With thanks to lannamichaels and, obliquely, adrian_turtle for pointing me in this direction.
Prompt: loss of home
Content: angst, refs to canon deaths
Length: 1500 words
Summary: Piotr's home is not only a place.
The men were improving. The camp they'd made for this evening was almost well enough concealed enough to avoid even the better Cetagandan patrols, and they'd correctly picked out the best places to place the guards. General Ezar Vorbarra let no hint of his satisfaction at the improvement cross his face as he inspected. Personally conducting this refresher wilderness drill had been an excellent idea.
He walked the perimeter of the camp slowly, noting what had been done and what had been omitted. This thorny dip in the ground should have been guarded, he thought, there was a line of concealed access from those trees--he turned to look more closely, and found himself face to face with an intruder.
Two sets of reflexes fired simultaneously in Ezar's body, and he was reaching for his disruptor and straightening to attention in the same instant. "What--" he began.
"Quiet," said General Vorkosigan in a searing voice. He watched Ezar's hand move away from the disruptor, and stepped forward. Behind him was a boy carrying a baby, and Ezar blinked.
"Piotr," he began. "What are you--"
"You haven't heard anything," Piotr said. "Have you?" He sounded as baffled as a mountain man meeting galactics for the first time, looking into an alien world. What had changed, in Piotr's world?
"We're up here on manoeuvres. I thought I'd run them myself, and we haven't been in touch with anyone for weeks. What's happened?" Piotr looked like hell: eyes hollow, face pale, clothes dishevelled and bloodstained. Ezar had seen him return from many raids and attacks looking worn or injured, but the last time he'd looked like this had been at the destruction of Vorkosigan Vashnoi. But it was peacetime now. "Are you hurt?"
"It's Yuri," Piotr said. "Two nights ago. He killed Olivia. Vlad. Sonia and Ivan. And Livvy." His voice did not shake as he ran down the list of his family, but on the final name he rocked on his feet as if the ground was trembling beneath him. Ezar reached out to him, and found his way barred by the small white-faced boy, who snarled wordlessly at him. Ezar recognised the boy as Piotr's second son, and the baby as Sonia's, and made no attempt to pass that desperate protectiveness. Piotr placed a hand on the boy's shoulder.
"Steady, Aral," he murmured. "We're here now."
"My God," Ezar said meaninglessly. "Yuri," he echoed.
"He tried for Xav too. I hadn't heard anything about you. I didn't know whether I would ... find you, or not."
"I don't suppose anyone would have found us up here," Ezar said. "Half the time these idiots barely know where they are themselves. Piotr..." He trailed off, wordless in the face of Piotr's destruction. "What do you want from me?" he asked at last. "Are you pursued?"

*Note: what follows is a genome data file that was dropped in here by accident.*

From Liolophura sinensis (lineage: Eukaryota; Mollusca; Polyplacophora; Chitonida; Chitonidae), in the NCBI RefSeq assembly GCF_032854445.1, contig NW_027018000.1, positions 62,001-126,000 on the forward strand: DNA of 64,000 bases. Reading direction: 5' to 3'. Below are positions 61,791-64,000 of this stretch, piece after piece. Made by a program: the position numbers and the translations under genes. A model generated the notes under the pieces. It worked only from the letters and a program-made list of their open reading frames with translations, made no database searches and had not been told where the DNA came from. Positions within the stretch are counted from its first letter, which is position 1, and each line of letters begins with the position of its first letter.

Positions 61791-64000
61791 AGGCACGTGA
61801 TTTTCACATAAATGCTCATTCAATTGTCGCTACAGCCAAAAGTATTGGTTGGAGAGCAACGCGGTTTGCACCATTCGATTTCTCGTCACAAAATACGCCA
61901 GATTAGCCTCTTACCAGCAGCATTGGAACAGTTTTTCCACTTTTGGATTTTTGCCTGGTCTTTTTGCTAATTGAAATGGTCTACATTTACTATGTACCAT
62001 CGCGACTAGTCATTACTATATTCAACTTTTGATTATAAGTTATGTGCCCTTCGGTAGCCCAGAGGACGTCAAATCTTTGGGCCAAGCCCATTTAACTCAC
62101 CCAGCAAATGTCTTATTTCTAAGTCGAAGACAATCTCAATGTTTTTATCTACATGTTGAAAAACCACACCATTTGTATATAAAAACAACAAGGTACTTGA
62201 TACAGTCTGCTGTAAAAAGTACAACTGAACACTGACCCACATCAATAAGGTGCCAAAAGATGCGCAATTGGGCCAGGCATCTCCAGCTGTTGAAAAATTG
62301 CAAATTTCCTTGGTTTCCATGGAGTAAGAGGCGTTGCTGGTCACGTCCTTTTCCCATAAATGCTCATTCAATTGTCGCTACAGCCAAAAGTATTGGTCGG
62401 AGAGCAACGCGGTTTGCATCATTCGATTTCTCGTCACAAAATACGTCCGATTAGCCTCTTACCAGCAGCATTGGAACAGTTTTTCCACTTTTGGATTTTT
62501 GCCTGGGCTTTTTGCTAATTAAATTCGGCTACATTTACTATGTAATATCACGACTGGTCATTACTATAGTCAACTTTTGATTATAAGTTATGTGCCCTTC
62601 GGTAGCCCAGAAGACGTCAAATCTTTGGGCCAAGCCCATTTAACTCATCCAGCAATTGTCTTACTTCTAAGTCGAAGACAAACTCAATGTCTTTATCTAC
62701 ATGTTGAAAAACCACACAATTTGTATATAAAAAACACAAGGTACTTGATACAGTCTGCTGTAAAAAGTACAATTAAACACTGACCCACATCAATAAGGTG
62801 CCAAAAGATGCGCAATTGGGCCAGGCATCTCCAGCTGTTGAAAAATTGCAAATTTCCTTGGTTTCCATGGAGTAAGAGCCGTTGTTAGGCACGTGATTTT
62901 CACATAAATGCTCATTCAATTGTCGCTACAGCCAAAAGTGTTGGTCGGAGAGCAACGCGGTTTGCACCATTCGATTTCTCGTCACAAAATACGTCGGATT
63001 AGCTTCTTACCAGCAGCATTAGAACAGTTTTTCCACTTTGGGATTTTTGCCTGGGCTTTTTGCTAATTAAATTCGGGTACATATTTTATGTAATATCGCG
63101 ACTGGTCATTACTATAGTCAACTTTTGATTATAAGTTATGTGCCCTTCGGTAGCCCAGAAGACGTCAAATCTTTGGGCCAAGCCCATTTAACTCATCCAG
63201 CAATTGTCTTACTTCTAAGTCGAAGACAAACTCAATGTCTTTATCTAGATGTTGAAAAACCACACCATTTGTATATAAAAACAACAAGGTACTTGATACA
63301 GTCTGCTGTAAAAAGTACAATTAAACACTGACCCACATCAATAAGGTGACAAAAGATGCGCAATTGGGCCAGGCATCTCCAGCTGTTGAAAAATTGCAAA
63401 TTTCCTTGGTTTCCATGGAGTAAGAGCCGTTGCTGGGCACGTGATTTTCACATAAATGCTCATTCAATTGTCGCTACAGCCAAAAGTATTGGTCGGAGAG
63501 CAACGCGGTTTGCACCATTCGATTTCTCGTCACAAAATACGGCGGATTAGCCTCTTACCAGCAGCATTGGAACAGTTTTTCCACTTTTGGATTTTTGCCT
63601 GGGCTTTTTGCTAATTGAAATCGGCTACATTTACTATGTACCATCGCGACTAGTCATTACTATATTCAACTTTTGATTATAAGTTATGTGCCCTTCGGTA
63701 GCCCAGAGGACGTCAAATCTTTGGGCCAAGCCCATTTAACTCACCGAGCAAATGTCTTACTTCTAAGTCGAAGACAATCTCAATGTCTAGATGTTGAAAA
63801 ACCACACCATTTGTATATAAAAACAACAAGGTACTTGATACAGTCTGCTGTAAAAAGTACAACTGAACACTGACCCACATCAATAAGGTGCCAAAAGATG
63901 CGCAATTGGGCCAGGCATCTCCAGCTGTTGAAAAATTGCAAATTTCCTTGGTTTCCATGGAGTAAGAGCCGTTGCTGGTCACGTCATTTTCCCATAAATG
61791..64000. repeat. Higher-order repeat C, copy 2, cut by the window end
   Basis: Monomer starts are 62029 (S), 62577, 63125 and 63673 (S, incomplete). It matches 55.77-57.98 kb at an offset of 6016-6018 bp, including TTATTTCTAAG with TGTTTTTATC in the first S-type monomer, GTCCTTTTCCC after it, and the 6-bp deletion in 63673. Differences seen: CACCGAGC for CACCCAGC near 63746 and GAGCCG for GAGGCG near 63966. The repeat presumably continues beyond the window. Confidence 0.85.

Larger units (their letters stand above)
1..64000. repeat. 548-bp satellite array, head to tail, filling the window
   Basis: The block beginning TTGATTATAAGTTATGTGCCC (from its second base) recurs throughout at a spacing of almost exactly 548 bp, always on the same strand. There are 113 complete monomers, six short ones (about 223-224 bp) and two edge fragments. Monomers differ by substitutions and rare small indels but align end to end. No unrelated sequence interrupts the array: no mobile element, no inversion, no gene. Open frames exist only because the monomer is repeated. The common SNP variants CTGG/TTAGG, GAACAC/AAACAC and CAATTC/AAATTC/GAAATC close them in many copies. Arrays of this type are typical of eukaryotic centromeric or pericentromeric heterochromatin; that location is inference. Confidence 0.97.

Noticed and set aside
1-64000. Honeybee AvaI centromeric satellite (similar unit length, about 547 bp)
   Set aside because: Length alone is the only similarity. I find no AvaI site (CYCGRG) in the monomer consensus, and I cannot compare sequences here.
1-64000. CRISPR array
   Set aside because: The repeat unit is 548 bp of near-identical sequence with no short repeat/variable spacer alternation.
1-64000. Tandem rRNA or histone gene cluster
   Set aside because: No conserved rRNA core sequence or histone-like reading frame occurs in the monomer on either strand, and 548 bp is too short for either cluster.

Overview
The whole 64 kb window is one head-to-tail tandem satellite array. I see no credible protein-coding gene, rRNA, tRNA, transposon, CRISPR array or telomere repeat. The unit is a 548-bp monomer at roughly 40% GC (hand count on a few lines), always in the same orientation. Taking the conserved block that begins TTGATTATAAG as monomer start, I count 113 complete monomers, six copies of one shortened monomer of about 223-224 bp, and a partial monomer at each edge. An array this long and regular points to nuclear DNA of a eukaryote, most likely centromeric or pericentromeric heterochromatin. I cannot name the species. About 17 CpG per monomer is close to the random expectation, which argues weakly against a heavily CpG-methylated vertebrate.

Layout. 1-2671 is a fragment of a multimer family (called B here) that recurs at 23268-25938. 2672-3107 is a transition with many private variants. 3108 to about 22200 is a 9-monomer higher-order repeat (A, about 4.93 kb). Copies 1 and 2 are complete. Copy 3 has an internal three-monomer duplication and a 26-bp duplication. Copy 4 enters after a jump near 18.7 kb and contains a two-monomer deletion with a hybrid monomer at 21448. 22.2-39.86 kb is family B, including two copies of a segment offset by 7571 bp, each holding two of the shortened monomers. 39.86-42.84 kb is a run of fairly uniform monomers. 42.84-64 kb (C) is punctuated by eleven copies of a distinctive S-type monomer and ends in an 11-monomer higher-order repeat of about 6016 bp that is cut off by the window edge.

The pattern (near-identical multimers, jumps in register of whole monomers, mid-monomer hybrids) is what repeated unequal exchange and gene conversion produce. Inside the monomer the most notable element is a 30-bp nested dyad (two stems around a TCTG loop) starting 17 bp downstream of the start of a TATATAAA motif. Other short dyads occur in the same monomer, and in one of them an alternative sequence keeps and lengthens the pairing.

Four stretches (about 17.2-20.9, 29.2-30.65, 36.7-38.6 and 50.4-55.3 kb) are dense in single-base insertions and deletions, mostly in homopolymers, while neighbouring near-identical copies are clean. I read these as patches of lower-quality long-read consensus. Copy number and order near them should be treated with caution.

"We were. My last Armsmen held them off. Nobody has been tracking us since." Piotr stared at Ezar with bloodshot eyes. "I want to put you on the throne," he said. "I want to watch Yuri die in agony, and I want to replace him with you." He took a step forwards, then dropped to his knees in the dust, and for a moment Ezar thought he had collapsed. But Piotr's back was straight. He put up his hands, and Ezar felt that his very heart had stopped beating.
He had fought a bitter and brutal war. He had seen men lose their families before, he had seen them go into the smoky ruins of their homes and carry out small broken bodies, he had seen every horror twenty years of guerrilla warfar could bring. Piotr had seen it too, had experienced this destruction before. And Ezar knew that there were only two things you could do for a man in this disaster of disasters: take care of the practicalities, and stop him from doing anything rash.
This was a harder thing to head off than some poor boy trying to charge a Ceta encampment on his own.
"What of Xav?" Ezar's tongue felt heavy and reluctant in his mouth.
"He's too old, and he's spent too long off-world. And he doesn't want it." Piotr's eyes seemed to read him in an instant. "You do want it. And you're here. And I will not leave my hands between the hands that did this to me one minute longer."
In the old days, when men came to join him from the ruins of their villages, Piotr had made a speech to them. Your home is not destroyed, he had said. Your home is your oath to your Emperor and to me. Ezar had thought it fine words, words which sometimes seemed to console the men and give them courage. He had not realised how true it was for Piotr until this minute.